• Add tomatoes, herbs, hot sauce and seasonings, cook for 10 minutes on simmer
  • Add shrimp and stir. It will be ready when the shrimp starts to turn pink.
  • Scoop out the grits and top with the shrimp mixture
  • Garnish with chives or parsley

Here are some sources for great stone ground grits.

A Chef With the Heart of a Servant at Swig & Swine

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AnthonyLast week I had the pleasure of spending a few hours with a remarkable man, Chef Anthony DiBernardo of the relatively new smoked meat (A.K.A. BBQ)  restaurant … Swig and Swine. His restaurant is new to the Low Country, but he is not. He has been cooking all over the Charleston area for many years. I was so impressed when I heard his story that I just had to meet him and do a profile to share it with y’all. If you are a frequent follower of this blog, you know I do not do restaurant reviews any more, that was relegated to my Chicago days. But I have been writing about food, where it comes from and who is cooking it for the last 14 years, sometimes in publications, sometimes on my blogs and Facebook. Here is the story of a Chef who has the heart of a servant.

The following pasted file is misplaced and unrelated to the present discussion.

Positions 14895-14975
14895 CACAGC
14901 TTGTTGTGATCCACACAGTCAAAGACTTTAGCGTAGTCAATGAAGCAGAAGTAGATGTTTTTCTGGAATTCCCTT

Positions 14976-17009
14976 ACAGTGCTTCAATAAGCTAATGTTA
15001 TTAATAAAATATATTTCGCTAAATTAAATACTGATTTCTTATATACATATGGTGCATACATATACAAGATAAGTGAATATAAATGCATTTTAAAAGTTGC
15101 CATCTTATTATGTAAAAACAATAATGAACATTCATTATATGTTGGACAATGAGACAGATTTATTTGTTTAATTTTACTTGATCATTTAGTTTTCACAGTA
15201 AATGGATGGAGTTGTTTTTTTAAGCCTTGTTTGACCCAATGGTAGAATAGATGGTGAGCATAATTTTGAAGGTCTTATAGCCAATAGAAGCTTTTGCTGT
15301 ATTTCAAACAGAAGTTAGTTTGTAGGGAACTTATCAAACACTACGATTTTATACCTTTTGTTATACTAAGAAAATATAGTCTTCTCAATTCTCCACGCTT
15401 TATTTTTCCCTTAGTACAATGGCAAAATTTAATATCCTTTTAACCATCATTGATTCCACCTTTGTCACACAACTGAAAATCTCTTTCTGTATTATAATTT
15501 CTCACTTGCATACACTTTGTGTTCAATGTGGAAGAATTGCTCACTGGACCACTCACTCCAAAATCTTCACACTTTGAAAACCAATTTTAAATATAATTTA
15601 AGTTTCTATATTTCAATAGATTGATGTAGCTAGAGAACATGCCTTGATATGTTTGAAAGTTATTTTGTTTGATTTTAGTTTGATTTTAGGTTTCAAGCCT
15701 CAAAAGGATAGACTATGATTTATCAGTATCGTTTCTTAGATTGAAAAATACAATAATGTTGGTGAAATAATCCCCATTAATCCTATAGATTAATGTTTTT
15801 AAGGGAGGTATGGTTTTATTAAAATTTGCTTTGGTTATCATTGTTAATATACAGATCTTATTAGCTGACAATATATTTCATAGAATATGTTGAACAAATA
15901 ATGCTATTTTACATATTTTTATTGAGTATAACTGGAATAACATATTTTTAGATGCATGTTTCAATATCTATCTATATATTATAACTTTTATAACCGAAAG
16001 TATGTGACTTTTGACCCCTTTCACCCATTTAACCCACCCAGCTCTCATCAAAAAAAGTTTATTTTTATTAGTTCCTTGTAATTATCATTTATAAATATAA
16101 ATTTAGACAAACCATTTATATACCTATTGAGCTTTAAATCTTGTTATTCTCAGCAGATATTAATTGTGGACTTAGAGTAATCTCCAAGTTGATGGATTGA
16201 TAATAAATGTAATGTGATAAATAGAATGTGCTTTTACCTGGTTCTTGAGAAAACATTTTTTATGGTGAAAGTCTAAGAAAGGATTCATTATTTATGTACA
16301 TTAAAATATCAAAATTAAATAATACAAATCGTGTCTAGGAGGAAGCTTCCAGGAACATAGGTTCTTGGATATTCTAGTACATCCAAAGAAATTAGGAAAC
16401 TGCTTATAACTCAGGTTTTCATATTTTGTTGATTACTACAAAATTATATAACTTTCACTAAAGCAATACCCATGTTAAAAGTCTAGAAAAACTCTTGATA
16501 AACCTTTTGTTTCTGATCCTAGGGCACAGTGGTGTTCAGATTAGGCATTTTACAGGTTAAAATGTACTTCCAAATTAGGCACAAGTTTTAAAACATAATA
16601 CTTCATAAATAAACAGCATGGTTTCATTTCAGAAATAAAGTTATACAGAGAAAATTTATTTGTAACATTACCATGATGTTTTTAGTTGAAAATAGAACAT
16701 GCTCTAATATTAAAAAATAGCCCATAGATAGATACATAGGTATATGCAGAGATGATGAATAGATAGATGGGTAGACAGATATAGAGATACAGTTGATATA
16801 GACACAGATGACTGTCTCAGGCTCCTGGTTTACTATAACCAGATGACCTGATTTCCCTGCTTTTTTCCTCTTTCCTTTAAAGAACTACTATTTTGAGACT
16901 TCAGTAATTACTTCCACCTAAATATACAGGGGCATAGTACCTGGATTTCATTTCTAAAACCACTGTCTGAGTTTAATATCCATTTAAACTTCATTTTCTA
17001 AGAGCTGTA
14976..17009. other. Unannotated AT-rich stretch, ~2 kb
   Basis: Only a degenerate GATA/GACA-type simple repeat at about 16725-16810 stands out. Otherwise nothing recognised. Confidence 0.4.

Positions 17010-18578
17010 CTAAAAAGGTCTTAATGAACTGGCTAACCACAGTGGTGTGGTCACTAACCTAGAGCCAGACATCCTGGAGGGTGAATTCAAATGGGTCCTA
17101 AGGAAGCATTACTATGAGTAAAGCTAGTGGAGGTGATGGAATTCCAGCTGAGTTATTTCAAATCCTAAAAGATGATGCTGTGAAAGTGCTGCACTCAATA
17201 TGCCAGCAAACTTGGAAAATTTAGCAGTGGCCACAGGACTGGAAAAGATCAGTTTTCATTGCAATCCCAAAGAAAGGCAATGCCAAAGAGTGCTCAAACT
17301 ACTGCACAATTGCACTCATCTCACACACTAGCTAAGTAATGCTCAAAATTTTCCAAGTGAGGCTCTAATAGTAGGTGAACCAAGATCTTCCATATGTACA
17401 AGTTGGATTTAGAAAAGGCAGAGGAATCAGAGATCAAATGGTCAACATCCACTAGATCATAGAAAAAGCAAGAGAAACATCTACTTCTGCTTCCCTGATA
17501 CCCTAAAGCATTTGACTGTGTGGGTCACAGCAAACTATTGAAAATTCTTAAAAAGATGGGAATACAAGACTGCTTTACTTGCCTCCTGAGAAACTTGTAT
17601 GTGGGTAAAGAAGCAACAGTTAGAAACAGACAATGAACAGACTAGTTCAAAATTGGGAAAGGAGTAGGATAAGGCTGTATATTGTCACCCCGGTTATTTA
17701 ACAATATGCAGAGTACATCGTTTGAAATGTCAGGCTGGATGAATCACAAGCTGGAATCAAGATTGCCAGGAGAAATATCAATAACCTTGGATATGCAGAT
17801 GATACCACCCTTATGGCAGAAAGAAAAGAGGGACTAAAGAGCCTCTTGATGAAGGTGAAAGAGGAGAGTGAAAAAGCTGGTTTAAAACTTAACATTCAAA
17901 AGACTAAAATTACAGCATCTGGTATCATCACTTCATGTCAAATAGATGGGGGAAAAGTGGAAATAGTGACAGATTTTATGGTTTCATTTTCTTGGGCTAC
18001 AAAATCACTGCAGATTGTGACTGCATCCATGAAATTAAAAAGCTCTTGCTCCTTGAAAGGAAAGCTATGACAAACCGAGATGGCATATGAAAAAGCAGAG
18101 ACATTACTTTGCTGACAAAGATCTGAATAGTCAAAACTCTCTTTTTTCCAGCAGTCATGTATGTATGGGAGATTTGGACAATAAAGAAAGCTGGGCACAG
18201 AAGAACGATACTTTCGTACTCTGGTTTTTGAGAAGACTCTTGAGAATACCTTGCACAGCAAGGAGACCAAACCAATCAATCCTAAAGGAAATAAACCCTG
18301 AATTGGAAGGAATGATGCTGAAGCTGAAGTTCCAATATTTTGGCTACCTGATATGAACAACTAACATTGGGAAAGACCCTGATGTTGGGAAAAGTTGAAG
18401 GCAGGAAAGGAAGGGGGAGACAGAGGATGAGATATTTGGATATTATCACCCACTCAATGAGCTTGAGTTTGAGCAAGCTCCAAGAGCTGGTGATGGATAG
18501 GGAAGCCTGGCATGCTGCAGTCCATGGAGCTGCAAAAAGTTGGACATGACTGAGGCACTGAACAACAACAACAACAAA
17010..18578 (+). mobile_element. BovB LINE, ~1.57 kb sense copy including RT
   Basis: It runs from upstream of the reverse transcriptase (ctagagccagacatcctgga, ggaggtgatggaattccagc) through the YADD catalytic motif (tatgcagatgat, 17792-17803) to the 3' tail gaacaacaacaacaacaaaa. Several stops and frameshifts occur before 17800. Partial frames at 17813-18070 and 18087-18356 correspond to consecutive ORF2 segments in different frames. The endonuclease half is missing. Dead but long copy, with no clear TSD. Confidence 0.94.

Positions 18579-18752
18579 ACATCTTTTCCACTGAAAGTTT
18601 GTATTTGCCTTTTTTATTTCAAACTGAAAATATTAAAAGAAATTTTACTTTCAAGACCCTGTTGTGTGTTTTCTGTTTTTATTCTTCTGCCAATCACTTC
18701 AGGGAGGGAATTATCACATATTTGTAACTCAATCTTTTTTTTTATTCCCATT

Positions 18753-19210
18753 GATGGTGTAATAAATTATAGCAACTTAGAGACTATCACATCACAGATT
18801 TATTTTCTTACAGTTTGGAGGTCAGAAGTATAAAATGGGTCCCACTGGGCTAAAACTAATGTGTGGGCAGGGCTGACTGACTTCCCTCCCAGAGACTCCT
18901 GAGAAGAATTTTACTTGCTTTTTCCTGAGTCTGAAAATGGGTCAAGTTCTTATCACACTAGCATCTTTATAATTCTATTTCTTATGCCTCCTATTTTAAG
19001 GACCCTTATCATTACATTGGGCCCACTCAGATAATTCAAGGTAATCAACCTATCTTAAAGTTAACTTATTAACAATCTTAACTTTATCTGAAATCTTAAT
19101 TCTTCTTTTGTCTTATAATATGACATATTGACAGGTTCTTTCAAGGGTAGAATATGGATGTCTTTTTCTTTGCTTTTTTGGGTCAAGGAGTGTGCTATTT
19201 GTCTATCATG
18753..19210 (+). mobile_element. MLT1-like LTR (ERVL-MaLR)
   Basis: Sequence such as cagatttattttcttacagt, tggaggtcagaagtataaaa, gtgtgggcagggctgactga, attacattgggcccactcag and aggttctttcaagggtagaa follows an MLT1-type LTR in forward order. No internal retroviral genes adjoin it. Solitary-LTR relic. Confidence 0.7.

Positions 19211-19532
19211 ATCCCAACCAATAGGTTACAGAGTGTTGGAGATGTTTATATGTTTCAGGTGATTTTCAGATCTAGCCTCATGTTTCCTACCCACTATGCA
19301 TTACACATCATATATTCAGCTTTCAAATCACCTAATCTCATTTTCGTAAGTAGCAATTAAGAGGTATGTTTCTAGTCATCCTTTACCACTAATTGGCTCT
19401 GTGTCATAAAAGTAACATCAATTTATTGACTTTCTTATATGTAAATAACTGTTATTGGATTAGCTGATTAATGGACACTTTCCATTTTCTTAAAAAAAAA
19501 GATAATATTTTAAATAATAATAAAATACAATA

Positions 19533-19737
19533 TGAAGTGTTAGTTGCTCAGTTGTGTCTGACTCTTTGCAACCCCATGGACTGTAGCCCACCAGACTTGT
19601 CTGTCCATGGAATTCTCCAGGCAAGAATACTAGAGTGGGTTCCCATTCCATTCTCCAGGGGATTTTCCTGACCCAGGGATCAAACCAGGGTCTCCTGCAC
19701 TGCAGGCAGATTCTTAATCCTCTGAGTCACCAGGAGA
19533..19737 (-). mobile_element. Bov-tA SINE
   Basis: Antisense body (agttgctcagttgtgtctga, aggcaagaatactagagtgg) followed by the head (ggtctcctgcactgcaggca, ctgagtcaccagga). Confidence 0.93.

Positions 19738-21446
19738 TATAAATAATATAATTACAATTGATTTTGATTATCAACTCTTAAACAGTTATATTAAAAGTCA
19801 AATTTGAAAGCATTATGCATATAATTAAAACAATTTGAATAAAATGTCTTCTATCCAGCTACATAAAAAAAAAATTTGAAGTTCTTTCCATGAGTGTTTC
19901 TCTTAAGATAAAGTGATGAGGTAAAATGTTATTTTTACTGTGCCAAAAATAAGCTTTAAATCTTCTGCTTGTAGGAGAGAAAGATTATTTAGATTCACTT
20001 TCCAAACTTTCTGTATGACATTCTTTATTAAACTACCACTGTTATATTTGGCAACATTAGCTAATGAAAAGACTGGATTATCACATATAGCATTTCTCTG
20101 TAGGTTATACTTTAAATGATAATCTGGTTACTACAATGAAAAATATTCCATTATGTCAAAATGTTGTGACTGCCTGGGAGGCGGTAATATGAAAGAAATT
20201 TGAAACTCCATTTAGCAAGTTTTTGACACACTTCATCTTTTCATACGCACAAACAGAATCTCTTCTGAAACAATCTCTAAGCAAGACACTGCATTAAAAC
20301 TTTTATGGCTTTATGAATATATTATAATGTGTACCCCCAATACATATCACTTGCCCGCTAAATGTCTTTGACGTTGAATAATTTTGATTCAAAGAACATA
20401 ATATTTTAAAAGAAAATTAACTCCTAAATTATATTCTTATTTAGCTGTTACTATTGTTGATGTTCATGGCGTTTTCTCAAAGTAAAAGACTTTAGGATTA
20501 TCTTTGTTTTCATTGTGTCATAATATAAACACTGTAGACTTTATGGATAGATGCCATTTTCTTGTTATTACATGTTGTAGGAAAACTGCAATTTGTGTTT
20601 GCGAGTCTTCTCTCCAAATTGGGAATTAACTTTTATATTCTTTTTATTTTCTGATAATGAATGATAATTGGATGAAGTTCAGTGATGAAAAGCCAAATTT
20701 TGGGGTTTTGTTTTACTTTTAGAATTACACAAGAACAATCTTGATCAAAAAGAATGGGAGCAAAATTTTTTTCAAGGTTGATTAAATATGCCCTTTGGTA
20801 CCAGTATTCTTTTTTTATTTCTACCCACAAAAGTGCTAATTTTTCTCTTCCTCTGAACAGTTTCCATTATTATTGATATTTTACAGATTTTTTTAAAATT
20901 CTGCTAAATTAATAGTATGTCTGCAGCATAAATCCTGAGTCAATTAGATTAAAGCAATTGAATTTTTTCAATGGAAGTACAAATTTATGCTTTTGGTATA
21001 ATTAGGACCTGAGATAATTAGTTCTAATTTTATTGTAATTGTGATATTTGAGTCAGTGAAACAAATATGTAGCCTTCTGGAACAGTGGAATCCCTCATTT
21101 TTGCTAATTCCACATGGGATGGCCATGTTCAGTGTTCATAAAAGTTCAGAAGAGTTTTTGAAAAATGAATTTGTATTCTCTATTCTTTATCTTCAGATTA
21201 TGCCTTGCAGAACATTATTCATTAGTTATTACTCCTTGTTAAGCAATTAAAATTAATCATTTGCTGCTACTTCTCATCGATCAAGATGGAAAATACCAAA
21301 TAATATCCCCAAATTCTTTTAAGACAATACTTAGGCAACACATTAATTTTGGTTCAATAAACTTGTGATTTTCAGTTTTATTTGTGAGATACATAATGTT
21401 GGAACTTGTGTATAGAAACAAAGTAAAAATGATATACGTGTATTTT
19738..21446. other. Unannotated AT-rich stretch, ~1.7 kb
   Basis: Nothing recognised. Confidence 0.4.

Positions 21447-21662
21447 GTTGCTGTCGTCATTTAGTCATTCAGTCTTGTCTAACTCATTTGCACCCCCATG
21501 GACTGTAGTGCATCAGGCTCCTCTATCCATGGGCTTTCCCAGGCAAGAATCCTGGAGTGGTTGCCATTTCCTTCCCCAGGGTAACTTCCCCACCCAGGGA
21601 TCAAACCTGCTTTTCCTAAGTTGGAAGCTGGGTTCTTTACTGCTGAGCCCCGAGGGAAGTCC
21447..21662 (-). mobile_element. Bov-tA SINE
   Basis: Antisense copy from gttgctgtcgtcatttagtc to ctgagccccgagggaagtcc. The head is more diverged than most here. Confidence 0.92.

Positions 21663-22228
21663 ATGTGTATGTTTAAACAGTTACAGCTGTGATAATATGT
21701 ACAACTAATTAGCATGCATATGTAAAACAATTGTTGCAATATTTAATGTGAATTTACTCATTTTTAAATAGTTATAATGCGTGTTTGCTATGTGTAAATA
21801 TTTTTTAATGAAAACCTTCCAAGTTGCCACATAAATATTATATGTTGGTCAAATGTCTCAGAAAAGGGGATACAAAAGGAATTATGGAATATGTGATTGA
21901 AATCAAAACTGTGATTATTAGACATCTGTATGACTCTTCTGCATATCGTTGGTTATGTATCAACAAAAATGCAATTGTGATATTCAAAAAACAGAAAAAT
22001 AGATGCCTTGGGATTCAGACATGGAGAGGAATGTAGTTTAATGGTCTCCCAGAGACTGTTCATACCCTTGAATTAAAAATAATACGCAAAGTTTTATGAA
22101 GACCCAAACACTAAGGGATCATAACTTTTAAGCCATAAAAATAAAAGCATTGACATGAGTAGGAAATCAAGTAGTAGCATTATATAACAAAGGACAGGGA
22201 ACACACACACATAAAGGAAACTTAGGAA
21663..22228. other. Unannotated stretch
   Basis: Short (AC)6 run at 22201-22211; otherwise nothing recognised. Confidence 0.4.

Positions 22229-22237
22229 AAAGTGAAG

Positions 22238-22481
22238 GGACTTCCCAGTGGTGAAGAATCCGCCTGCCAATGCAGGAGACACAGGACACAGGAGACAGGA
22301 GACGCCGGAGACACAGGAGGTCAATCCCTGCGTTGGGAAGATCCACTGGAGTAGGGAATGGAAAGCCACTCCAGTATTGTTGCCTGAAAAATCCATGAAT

Click on any of these pics for a close up…

In the Beginning:

Anthony comes from rural southern New Jersey, technically in the suburbs of Philadelphia. Born to a Scotch Irish mother and Italian father he was the youngest of four children, the other three sisters, who were 16, 14 and 7 when he came into this world. His maternal grandmother died when she was young, so Anthony’s Italian grandmother taught his mother to cook. All she knew was Italian food. There were many big family gatherings full of wonderful food.